"If you have a child who is in sixth grade in the classroom but is really academically at fourth- or sometimes third-grade level, they’re not ever going to catch up,” Jennifer Friend, Project Hope Alliance CEO, says. “If we can start these kids off with a solid literacy foundation, then we believe we can end the cycle of homelessness with the children we’re serving today."
The Project Hope Alliance organization in Orange County, California is using Waterford Early Learning to help homeless children maintain consistent curriculum and learning as they move around among motels, shelters and homes of relatives.
Project Hope leaders say one of the greatest impediments for homeless children to succeed academically is the frequency with which they are in and out of schools. So last year, Project Hope teamed up with Waterford to create the Bright Start project, which offers Waterford Early Learning curriculum on provided Chromebooks. Together, the two organizations aim to close the early learning gap and help these students succeed academically.
“We’re giving them curriculum to have regardless of where they have to go live, whether it’s on an aunt’s couch or in another county,” says Jennifer Friend, CEO of Project Hope.
Friend, a former partner at a law firm, says she first started volunteering to help homeless children because of her own past: she used to be one. In 2010, her brother called saying a newly released documentary, “Homeless: The Motel Kids of Orange County,” was telling a story they knew from experience.
In 2013, she decided to turn her avocation into her vocation by resigning from her law firm to accept the CEO role at Project Hope. She has helped grow the organization to now serve 400 homeless students in 91 schools.
Friend says cyclical poverty is fueled by under-education and that homeless children on average are two full school years behind. Research suggests those students are likely to drop out of high school.
“If you have a child who is in sixth grade in the classroom but is really academically at fourth- or sometimes third-grade level, they’re not ever going to catch up,” Friend says. “If we can start these kids off with a solid literacy foundation, then we believe we can end the cycle of homelessness with the children we’re serving today.”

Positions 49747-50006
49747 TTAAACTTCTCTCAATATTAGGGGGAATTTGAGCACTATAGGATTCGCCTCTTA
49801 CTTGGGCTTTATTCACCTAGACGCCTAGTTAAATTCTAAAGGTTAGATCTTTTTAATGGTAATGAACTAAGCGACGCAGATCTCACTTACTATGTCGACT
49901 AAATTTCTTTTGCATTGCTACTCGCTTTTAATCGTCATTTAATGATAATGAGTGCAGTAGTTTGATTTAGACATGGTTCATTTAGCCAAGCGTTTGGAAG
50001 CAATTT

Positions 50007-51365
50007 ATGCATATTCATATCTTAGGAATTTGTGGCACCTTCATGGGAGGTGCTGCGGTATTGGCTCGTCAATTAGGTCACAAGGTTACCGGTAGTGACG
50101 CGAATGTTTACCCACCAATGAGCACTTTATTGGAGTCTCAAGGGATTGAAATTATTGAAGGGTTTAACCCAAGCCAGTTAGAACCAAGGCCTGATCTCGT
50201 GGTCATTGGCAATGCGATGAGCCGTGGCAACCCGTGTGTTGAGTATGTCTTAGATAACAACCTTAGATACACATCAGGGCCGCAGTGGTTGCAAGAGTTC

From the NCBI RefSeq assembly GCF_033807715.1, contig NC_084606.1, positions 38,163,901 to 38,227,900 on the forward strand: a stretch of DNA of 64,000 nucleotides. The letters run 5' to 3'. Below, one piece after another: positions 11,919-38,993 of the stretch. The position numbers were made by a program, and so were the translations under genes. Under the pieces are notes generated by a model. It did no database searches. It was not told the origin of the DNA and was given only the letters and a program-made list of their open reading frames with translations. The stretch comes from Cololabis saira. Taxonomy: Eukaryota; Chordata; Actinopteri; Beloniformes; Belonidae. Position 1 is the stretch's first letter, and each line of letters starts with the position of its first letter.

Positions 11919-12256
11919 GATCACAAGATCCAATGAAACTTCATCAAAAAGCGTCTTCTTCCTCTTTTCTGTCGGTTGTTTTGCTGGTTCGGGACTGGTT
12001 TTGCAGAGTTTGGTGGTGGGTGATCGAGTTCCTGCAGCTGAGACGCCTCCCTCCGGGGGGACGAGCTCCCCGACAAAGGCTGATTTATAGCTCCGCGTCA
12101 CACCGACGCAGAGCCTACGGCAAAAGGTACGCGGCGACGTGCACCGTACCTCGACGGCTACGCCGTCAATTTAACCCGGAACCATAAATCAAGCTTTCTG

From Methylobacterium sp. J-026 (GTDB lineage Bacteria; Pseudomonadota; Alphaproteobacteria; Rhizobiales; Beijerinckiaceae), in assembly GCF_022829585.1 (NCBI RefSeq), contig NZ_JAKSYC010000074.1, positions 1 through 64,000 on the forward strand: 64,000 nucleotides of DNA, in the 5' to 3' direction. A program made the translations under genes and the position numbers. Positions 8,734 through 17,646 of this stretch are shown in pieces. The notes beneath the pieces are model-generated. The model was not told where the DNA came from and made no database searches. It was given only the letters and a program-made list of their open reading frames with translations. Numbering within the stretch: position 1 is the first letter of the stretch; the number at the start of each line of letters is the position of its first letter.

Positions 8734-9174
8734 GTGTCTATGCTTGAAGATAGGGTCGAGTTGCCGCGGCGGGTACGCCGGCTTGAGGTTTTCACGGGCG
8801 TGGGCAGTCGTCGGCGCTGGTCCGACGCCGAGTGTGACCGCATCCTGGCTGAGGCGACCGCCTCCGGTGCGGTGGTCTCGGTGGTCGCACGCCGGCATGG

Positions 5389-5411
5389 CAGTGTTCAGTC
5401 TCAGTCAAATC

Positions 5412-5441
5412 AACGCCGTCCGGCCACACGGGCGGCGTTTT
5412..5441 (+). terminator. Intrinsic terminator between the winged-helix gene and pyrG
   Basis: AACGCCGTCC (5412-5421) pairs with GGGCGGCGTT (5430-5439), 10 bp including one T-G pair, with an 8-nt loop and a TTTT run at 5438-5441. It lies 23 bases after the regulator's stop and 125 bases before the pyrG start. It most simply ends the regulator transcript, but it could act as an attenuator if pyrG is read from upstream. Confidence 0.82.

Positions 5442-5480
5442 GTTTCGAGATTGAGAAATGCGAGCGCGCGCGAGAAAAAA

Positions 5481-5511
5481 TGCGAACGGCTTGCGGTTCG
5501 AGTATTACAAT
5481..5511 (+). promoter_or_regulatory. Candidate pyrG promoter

Project Bright Start requires students to use Waterford for 20 minutes a day for five days a week. Though only launched in November, the project is already serving 26 children and has produced tremendous gains.
One girl, who was dramatically below her grade level for literacy skills, received an award for Bright Start’s highest use of Waterford Early Learning (the program provides regular assessment and reports for administrators and parents). Her increased use of the software boosted her confidence and brought her up to reading grade level. Her teacher recently called and asked a Project Hope staffer, “What in the world are you guys doing? And can I do it too?”
One boy who was given a Chromebook didn’t even want it, saying, “I know I’m going to suck at this, so why should I even open it up?” But because the Waterford system keeps re-teaching concepts as the child needs, it doesn’t allow for a child to fail. He has also received a boost in confidence and won the Bright Start Waterford usage award last month.
“We are really excited because starting this month we are going to be meeting with each of our kids’ classroom teachers to learn more about the application of their Bright Start experience to their class time,” Friend says. “Based on the results we’ve gotten from the parents, we believe that we’re going to continue to see consistent improvements in academics and self-concept with each child.”
Friend said she’s motivated to grow her organization’s partnership with Waterford.
“I’m incredibly excited about the opportunities this partnership will bring in the new year for homeless children,” she says. “I think we’ve only just begun our partnership with Waterford.”